SAN FRANCISCO--Organizations need to look more closely at how they encrypt their databases to protect against security threats, urges Oracle CEO Larry Ellison.
Addressing an audience yesterday at Oracle OpenWorld in San Francisco, Ellison stressed that security risks will continue to increase as more companies put their e-commerce and business applications on the Internet.
Customers will get access to Web-based systems to check if their orders are being processed or have been shipped, he said. "Suppliers can also check their inventory through multiple systems on the Internet," he added. "But as you let your employees access systems from homes and branch offices around world, your security risks are increasing," he added.
To reduce security breaches, businesses should encrypt their databases, he said.
"We encrypt the data in the database as it goes out of the wires, onto the public Internet. We also encrypt data as it comes out of disk drives and goes into the backend," he explained.
Ellison recommended that companies prohibit customers from performing data backups without encryption, "because if an unencrypted (back-up) CD or DVD, is lost, you've lost information."
Emphasizing the importance of encryption, he said that no company would want to face the situation where storage tapes containing unencrypted customer credit card information, are lost. Citigroup, in June this year, admitted losing tapes containing social security numbers and bank transactions data of almost 4 million U.S. customers, according to news reports.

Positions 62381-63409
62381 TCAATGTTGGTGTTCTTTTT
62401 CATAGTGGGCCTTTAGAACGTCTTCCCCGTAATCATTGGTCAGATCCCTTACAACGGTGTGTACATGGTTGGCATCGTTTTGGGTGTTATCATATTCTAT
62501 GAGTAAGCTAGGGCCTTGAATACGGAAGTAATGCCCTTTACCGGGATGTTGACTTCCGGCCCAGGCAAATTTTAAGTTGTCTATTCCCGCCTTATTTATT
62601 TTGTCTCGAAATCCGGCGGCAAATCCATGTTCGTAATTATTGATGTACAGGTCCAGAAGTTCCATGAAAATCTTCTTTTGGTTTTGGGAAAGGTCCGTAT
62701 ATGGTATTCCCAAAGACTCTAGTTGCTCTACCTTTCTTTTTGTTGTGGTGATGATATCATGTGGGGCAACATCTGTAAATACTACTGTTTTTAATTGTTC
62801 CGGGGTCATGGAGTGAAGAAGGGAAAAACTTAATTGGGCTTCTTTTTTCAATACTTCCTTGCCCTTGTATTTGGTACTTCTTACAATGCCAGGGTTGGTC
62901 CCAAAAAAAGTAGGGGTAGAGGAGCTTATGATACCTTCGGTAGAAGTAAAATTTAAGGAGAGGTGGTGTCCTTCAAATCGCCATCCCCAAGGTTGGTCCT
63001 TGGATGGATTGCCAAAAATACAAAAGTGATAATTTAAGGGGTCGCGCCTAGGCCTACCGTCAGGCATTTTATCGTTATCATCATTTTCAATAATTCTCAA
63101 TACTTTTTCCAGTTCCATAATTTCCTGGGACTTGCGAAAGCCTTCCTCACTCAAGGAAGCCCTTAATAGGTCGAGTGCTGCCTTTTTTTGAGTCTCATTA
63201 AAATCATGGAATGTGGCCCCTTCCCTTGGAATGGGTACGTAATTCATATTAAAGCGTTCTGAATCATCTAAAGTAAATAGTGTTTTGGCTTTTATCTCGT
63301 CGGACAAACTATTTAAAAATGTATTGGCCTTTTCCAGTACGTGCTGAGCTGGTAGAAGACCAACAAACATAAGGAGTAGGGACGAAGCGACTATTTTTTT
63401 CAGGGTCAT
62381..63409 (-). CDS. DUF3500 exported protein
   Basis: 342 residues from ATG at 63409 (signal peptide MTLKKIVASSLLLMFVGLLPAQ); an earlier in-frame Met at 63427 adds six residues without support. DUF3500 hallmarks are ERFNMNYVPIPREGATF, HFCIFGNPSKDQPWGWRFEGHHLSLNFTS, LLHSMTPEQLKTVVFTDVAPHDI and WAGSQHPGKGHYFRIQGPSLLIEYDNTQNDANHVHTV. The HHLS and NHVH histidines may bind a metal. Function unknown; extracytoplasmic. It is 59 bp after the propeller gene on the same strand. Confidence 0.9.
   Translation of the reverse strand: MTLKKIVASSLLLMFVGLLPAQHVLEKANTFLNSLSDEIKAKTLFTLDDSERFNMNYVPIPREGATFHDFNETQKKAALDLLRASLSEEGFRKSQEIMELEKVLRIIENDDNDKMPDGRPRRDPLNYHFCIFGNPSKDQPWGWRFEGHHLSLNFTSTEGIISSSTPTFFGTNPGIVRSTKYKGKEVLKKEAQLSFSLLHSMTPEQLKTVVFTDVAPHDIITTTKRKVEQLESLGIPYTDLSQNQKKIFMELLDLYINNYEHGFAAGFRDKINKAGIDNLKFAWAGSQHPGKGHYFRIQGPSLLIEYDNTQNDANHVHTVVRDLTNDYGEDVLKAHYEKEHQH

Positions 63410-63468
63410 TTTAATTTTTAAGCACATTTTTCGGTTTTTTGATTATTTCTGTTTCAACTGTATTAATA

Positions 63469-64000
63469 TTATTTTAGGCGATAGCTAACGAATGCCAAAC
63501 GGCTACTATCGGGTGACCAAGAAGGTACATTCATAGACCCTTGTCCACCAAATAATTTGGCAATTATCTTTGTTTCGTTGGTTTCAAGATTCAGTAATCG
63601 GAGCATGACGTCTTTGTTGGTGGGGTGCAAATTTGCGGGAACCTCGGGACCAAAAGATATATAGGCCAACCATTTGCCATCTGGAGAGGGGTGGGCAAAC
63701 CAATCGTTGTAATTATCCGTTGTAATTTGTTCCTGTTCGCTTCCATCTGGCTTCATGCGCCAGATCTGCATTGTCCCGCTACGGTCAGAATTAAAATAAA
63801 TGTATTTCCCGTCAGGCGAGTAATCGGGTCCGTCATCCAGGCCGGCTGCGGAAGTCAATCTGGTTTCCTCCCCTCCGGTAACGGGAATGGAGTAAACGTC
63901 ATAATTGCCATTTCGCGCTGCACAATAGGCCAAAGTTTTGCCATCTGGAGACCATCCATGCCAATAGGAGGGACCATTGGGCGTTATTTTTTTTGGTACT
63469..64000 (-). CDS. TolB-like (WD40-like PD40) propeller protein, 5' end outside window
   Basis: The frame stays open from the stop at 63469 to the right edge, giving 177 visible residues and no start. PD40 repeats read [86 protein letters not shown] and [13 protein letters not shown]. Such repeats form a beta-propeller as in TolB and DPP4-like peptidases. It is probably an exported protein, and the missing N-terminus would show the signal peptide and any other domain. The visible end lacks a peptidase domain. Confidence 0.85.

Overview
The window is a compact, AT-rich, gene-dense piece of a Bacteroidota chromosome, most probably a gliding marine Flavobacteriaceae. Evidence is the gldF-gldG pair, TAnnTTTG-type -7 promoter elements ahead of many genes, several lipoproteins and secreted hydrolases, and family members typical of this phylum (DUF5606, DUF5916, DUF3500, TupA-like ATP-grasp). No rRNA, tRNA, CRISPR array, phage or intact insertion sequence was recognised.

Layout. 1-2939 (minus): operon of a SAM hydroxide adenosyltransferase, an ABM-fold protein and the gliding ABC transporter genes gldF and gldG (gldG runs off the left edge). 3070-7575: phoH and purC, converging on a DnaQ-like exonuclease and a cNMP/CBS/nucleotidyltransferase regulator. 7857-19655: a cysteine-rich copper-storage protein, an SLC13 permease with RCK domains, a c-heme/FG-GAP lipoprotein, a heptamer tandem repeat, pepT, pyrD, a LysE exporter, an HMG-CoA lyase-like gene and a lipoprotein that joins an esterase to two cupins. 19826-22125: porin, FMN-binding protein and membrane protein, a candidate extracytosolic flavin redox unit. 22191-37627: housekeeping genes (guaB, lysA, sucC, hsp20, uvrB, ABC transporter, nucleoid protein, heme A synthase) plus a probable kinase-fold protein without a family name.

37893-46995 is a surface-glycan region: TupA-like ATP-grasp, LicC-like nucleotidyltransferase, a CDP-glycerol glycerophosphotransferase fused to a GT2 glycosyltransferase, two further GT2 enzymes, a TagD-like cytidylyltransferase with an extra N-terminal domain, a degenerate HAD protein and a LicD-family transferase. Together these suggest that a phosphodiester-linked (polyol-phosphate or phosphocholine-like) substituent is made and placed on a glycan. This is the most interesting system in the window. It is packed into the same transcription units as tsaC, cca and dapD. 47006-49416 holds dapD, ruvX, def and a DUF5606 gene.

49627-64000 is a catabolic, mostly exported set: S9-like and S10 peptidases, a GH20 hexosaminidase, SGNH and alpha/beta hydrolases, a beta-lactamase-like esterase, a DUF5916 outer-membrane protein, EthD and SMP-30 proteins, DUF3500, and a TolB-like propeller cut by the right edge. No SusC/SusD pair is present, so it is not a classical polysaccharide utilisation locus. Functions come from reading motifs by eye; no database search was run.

And with the rising popularity of VoIP (voice over Internet Protocol), security will become even more crucial as businesses switch from traditional phone networks to converged voice-data networks, Ellison said. "Malicious people can not only shut down your computer networks, they can also shut down your voice networks," he noted.
During his address, the CEO also boasted about his company's security prowess while taking snipes at Microsoft's security efforts.
"Oracle's first customer was the Central Intelligence Agency, and we've focused on security for more than 25 years," Ellison said.
"I was actually very impressed when (Microsoft's chairman and chief software architect) Bill Gates announced several years ago, that Microsoft would devote the entire month of February to security, (but) it's a short month," he said, drawing laughter from a packed hall.
Ellison said that Oracle has had several industry security certifications from international and U.S. standards bodies since the company's early beginnings. He added that the last time the Oracle database was broken into was more than 15 years ago.
In contrast, "does anyone how long it takes to break into Microsoft's database, that keeps track of your credit card numbers and allows you to shop online--45 minutes," he jested.
ZDNet Asia's Aaron Tan reported from San Francisco, USA.